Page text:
College student retention and low graduation rates are the most significant problems associated with state-provided financial aid. Now, a University of Missouri researcher has found that African-American males are the most likely to lose state lottery-funded scholarships with academic stipulations. Charles Menifield, a professor in the Truman School of Public Affairs at MU, found that more than 50 percent of African-American males lost state-funded scholarships over the course of a four-year academic career.
"Race turns out to be one of the best predictors of scholarship retention rates," Menifield said. "This research strongly suggests that colleges and universities that desire to maintain diversity should at minimum target minority students, particularly African-American males, and determine how best to improve academic success."
For his study, Menifield studied the retention rates of more than 33,000 Hope Scholarship recipients from 2007. The Hope Scholarship is a state lottery-funded academic scholarship awarded to Tennessee residents. Recipients are required to achieve and maintain certain academic requirements each year in order to retain the scholarship.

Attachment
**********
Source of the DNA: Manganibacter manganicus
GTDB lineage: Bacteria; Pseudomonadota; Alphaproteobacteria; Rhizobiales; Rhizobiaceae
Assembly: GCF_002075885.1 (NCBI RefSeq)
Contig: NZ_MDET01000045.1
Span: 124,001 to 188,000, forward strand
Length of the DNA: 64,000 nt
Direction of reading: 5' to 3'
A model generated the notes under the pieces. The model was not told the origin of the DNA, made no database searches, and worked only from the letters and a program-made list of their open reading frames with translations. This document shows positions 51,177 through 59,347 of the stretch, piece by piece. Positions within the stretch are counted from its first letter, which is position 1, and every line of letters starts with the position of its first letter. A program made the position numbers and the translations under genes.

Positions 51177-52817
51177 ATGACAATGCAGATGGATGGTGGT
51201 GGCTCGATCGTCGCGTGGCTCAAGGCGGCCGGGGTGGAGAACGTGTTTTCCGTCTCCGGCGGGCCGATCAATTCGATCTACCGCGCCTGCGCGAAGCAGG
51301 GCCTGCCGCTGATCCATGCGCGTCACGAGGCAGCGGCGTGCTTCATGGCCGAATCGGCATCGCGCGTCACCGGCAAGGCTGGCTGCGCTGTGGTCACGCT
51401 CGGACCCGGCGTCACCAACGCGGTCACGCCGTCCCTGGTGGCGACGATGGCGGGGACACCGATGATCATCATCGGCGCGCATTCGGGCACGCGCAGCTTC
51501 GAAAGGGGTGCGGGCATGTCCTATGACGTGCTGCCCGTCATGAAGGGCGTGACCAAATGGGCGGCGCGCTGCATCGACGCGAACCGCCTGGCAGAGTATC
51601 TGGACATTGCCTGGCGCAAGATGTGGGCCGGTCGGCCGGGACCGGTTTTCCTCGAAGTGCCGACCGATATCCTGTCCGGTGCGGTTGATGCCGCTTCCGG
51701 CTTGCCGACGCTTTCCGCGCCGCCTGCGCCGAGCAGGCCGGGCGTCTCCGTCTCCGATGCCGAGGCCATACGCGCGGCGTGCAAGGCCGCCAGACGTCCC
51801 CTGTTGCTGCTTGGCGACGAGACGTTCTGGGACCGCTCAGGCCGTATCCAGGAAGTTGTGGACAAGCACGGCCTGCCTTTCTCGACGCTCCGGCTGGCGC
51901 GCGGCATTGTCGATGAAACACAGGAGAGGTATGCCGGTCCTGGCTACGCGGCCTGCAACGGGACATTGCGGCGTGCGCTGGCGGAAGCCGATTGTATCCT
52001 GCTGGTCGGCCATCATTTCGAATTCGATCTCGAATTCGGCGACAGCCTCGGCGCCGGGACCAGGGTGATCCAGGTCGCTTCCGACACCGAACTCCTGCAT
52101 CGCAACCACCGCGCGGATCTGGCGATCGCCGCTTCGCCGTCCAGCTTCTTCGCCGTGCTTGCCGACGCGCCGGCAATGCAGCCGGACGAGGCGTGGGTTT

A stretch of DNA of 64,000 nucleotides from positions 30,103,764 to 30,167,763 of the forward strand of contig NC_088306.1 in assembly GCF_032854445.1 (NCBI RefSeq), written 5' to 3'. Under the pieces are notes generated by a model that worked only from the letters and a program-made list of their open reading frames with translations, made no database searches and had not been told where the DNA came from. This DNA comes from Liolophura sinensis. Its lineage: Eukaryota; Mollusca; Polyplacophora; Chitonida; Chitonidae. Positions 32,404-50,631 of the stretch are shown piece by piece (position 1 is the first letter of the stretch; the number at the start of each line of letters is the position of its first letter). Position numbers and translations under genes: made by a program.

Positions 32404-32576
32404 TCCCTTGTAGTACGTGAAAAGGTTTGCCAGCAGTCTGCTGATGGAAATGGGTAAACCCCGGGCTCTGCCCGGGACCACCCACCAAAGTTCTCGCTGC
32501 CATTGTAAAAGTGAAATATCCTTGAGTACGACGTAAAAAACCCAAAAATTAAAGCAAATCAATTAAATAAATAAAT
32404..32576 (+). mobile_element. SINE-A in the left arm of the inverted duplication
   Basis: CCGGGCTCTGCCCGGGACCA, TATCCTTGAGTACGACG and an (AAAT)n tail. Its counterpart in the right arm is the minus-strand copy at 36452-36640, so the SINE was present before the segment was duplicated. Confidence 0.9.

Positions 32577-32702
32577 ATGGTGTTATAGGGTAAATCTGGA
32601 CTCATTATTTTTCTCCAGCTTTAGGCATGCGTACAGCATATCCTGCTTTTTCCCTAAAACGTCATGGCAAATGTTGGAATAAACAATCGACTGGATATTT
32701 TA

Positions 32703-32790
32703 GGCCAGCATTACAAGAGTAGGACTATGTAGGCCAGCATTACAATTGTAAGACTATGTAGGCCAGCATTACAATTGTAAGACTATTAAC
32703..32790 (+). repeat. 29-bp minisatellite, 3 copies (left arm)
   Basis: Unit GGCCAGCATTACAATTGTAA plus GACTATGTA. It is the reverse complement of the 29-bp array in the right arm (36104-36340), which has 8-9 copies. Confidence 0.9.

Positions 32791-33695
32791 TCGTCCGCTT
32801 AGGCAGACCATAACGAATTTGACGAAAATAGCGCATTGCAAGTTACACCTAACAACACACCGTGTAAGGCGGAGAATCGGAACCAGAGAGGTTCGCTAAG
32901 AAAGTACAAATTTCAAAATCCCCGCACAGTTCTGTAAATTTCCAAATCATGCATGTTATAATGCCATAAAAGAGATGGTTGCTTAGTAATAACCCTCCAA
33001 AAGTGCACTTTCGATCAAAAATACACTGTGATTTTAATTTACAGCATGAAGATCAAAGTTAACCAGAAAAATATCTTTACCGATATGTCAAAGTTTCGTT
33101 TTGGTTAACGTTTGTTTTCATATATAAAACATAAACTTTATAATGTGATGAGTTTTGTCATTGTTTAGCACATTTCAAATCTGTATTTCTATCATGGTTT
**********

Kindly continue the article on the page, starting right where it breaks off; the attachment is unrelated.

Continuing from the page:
Menifield attributes his findings in part to the availability of other means of financial aid.
"Many of the students who received Hope Scholarships were also eligible for federal Pell grants which don't involve any academic stipulations," Menifield said. It is possible that many students don't worry about losing their Hope Scholarships because they know they can always fall back on Pell grants."
Menifield says that students who have a solid academic support system to fall back on are much more likely to maintain their academic scholarships. For example, students in the Greek system were much more likely to uphold their academic requirements, due to mandatory study halls.
"If state and higher education institutions want to maintain higher levels of retention and a diverse student body, they should do much more than simply provide scholarship funding," Menifield said. "On the contrary, they should provide institutional support by creating a mechanism that will positively affect student achievement. Ultimately, the responsibility lies with the student, but there are many things that universities can do to promote higher retention rates."
Menifield recommends that universities take a more "holistic" approach to providing student aid. He suggests that universities create work groups led by high-performing students with commitments by professors to facilitate those work groups, community learning environments in dormitories, additional funding to ensure that students can focus on academic issues rather than working to make a living, and a culture that would indicate that the institution is concerned with the retention of all students.
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Menifield's study was published in the Journal of Education Finance.